SISU hosts scholarship program for foreign students
Updated: 2017-07-20
By Qi Xijia and Feng Yu (Global Times)

Over 70 foreign students from 21 countries recently attended a three - day getaway to Anhui Province. Hosted by Shanghai International Studies University (SISU) as part of the Shanghai Summer School program, the journey included climbing Huangshan Mountain and visiting Hongcun village and its tea plantations, enhancing the students' understanding of Chinese culture.

Shanghai Summer School (3S) is a scholarship program launched by Shanghai Municipal Education Commission as a window for international cooperation. It aims to set up a platform for educational exchanges between Shanghai and the world while attracting talented foreign students to study in Shanghai and learn the Chinese language while experiencing local culture.



During the one-month program, foreign students engage in intensive language learning and cultural exploring activities through various projects provided by dozens of colleges and universities in Shanghai.

This year, SISU hosted four projects affiliated to the 3S program: the Spanish-Speaking Countries Project, the Russian Project, the Belt and Road Countries Project, and the Middle East Project.

They hoped these would arouse further international interest in Chinese history as well as the social development of contemporary China.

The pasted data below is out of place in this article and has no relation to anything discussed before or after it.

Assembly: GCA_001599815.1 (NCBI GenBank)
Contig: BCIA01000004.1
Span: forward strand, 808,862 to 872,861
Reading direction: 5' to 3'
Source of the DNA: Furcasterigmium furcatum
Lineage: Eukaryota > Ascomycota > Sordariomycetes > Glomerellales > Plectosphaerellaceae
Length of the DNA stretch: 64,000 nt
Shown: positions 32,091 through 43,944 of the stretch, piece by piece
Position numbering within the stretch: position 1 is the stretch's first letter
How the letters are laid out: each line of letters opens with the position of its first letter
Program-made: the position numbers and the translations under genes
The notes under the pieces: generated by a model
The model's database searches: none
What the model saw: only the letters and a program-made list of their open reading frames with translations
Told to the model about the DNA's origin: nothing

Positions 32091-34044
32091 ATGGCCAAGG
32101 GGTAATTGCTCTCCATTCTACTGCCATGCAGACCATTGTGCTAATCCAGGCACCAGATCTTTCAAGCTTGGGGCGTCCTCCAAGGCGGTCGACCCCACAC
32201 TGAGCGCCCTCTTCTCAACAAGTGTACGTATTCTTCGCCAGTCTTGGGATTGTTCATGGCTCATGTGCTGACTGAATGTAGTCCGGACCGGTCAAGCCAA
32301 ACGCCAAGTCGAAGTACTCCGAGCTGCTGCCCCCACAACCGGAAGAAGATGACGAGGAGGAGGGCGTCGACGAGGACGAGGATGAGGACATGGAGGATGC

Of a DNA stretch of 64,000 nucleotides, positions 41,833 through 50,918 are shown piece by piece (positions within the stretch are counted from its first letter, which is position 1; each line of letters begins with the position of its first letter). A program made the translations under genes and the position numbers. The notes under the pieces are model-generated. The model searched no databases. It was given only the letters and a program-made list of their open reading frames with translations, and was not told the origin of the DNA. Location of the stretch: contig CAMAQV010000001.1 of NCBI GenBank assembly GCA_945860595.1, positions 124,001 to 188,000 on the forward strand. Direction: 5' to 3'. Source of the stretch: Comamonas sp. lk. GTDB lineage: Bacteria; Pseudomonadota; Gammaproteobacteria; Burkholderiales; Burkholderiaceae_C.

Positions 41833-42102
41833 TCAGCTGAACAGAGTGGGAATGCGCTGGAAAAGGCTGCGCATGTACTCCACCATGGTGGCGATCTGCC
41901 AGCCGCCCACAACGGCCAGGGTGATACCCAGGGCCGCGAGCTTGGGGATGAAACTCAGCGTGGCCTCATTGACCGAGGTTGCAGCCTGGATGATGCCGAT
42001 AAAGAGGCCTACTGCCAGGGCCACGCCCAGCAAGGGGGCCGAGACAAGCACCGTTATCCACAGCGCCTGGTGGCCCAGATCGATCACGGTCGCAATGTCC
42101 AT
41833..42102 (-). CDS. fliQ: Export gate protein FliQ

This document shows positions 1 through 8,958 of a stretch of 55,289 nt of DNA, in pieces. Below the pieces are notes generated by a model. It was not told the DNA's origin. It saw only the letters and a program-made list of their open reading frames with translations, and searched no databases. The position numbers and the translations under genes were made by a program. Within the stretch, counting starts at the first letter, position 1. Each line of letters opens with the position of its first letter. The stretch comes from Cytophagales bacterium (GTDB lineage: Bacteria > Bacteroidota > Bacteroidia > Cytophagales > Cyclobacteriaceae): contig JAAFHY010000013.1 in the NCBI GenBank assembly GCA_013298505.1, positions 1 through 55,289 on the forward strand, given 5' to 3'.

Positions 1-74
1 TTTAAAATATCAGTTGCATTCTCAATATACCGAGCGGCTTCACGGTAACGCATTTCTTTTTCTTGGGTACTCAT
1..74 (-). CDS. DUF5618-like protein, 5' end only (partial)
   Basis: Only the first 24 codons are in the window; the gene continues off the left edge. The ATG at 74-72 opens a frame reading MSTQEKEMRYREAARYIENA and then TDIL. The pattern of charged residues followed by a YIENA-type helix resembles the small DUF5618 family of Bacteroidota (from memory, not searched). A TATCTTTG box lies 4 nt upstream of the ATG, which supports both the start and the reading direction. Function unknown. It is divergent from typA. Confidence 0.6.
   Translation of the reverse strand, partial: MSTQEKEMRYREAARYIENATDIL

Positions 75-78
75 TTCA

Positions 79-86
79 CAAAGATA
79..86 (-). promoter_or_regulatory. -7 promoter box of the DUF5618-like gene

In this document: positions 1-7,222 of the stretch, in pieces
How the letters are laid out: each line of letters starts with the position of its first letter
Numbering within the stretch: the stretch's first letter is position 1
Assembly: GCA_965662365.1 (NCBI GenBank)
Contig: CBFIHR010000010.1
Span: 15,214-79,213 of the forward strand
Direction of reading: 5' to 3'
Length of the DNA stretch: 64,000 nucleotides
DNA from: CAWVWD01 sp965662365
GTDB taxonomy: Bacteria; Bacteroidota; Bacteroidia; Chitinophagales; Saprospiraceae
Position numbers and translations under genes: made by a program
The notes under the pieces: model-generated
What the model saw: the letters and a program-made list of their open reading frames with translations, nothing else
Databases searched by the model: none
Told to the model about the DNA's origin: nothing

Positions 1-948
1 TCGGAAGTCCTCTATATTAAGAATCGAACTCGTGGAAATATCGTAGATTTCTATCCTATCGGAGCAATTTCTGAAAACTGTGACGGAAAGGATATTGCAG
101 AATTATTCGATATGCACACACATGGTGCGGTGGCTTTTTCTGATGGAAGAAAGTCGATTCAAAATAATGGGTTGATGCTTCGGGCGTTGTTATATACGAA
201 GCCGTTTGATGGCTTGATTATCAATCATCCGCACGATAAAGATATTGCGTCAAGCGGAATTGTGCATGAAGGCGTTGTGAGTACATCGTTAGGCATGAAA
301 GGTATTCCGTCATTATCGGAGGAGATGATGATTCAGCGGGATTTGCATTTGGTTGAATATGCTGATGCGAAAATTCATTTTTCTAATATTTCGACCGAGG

Students were arranged according to their language skills and provided tailor-made curriculum. SISU also offered a rich array of extracurricular activities to allow the foreign students to interact with Chinese people, including visiting Shanghainese families, practicing Chinese traditional calligraphy and tai chi boxing, sightseeing and attending lectures on Chinese culture, diplomacy and economics by professors from various local universities.

In addition, SISU paired each international student with a Chinese student as language partners to enhance and facilitate communication between the youth.



Zhang Hongjiang, project supervisor of the Office of International Students Affairs, School of Chinese Studies and Exchange, SISU, told the Global Times that:

"It was a huge undertaking to implement all of these activities while making sure that students coming from different countries with different social habits and customs feel comfortable and at home in Shanghai."

Based on his observations, most of the foreign students were more interested in the recent development of modern China, including its mobile payment and shared-economy systems, which haven't yet been accurately or thoroughly included in Western educational curriculum. Zhang said:

"They may have heard about Confucius and calligraphy, but they don't know much about Alipay or Mobike or the rapid development of China's Internet industry."

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